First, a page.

by Louis Navellier
January 11, 2022
So far this year, energy and financial stocks have been the leaders. The recent weakness in NASDAQ even caused CNBC’s Jim Cramer to imply that growth stocks will lag in 2022 and value stocks will outperform. The biggest problem I have with Cramer’s “value declaration” is that it will soon be proven obsolete when the fourth-quarter announcement season commences and it’s “every stock for itself.”
Semiconductor stocks are expected to announce the strongest fourth-quarter results in years. The Consumer Electronics Show (CES) is now underway and most of the latest and greatest consumer products – like televisions, virtual reality, video games, 5G, and electric vehicles – now require more high-powered semiconductor chips than ever. If you have any spare cash to invest, I strongly recommend that you buy some of my favorite semiconductor stocks, like KLA Corporation (KLAC), Kulicke & Soffa Industries (KLIC), NVIDIA Corp. (NVDA), and United Microelectronics Corporation (UMC).
Another big deal at CES was the many new electric vehicles (EVs), like the Chevy Silverado pickup. Sony is also getting into the EV business, and the Mercedes Vision EQXX offers a 620-mile range.
All of these new EVs are still two or more years away from production due to an acute shortage of lithium-ion batteries. In fact, even though Ford is now in the process of almost doubling the production of its F-150 Lightening from 80,000 to 150,000 per year, it still cannot compete with Tesla, which just made over 300,000 EVs in the fourth quarter! The reason is that Tesla’s Shanghai plant is making EVs with less efficient but cheaper iron-phosphate batteries made by CATL. In the U.S., Tesla is still utilizing Panasonic’s lithium-ion batteries, but CATL’s batteries increasingly dominate its international sales. Right now, Tesla’s competitors are waiting for the production of lithium-ion batteries to increase, so they are losing potential EV sales until battery production catches up with demand.
America’s appetite for electronics will not diminish – and that will fuel NASDAQ and the tech recovery.
This appetite for new technology also likely caused the trade deficit to soar in November. The Commerce Department reported last week that the trade deficit rose to $80.2 billion in November, nearly reaching an all-time high. Imports surged 4.6% to $304.4 billion in November, while exports rose by only 0.2% to $224.2 billion. The good news is that this robust consumer demand is positive for GDP growth.
The Atlanta Fed revised its fourth-quarter GDP estimate last Tuesday to an annual pace of 7.4%, down slightly from its previous estimate of 7.6%. Combined with strong U.S. dollar windfall profits for multinational stocks and this is setting us up for a truly outstanding fourth-quarter announcement season.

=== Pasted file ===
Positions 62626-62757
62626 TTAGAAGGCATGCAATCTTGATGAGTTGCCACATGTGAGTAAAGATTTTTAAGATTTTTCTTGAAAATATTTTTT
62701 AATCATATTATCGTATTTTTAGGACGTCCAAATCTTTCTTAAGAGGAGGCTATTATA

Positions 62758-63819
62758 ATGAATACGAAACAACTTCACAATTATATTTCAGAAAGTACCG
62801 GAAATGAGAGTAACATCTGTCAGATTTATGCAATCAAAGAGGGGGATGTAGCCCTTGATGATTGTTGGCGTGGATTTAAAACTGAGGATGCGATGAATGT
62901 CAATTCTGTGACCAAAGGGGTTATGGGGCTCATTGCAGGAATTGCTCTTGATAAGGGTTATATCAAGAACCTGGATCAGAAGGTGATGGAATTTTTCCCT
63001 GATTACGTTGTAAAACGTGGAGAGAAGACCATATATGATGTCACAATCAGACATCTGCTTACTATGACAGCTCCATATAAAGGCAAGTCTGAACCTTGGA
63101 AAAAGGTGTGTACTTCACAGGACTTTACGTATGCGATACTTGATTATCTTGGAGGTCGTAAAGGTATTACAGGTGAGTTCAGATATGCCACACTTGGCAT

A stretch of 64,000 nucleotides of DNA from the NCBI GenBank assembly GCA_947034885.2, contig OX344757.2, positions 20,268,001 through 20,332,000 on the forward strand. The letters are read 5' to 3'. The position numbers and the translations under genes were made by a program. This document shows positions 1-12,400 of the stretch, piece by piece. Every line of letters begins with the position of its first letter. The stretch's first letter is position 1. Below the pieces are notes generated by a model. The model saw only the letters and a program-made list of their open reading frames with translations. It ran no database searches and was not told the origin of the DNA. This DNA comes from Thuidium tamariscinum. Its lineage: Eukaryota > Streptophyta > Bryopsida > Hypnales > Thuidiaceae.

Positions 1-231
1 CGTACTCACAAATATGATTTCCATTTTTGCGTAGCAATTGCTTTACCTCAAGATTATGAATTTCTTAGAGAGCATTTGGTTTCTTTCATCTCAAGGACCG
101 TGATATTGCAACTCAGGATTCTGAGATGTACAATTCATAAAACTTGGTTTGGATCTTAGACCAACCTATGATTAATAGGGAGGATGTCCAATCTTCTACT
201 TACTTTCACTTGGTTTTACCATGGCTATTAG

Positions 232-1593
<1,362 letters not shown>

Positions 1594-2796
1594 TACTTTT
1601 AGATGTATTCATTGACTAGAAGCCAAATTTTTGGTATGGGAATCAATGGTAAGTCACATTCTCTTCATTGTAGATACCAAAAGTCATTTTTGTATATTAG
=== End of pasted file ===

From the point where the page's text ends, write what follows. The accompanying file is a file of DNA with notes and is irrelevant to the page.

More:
As any stock market climbs higher, the leadership typically becomes narrower, so the institutional buying pressure is anticipated to chase fewer stocks as year-over-year comparisons become more difficult. Our fundamentally superior growth stocks are poised to continue as market leaders. Superior fundamentals are very important as the stock market becomes more selective. We have seen many stocks appreciate in excess of 100% since 2020 and many more growth stocks should break out in the upcoming months!
What was most impressive about the latest NASDAQ rallies is how our growth stocks rebounded on light trading volume, which brings up the question of how well they will perform on higher trading volume.
What “Easy Money” Means to Corporate America
You may wonder why so many companies with strong cash flow also float so many robust corporate bond offerings. It’s because companies can borrow at interest rates that are well below the rate of inflation and then turn around and buy back their own shares for a greater return on equity. Wall Street does not care if it sells stocks or bonds. Despite all the news reports that some billionaires (like Tesla’s Elon Musk and Microsoft CEO Satya Nadella) are selling a record amount of stock, stock buy-backs also hit a record high in the third quarter and were also likely strong in the fourth quarter. New stock offerings will likely suffer, but corporate bond offerings will likely remain robust, so stock buy-backs are expected to remain strong.
This year is expected to be characterized by a passive Fed that will keep Treasury bond yields well below inflation. Although the Fed is expected to increase short-term interest rates, based on the Federal Funds Rate, from 0% to 0.75%, the fact that interest rates will remain well below inflation should cause millions of new investors to turn to the stock market in search of inflation protection as well as higher yields. In other words, this “Goldilocks” environment of low interest rates and steady growth is expected to persist.
Although the Fed is in the early innings of their Modern Monetary Theory (MMT) experiment, their massive money printing – which Japan and continental Europe pioneered – has yet to cause interest rates to rise much. We still have higher rates in the U.S. than Europe or Japan, which attracts foreign capital and helps strengthen the dollar. International buying pressure represented 69% of the bids at the most recent 10-year Treasury auction, which is one reason why the Fed can reduce their quantitative easing.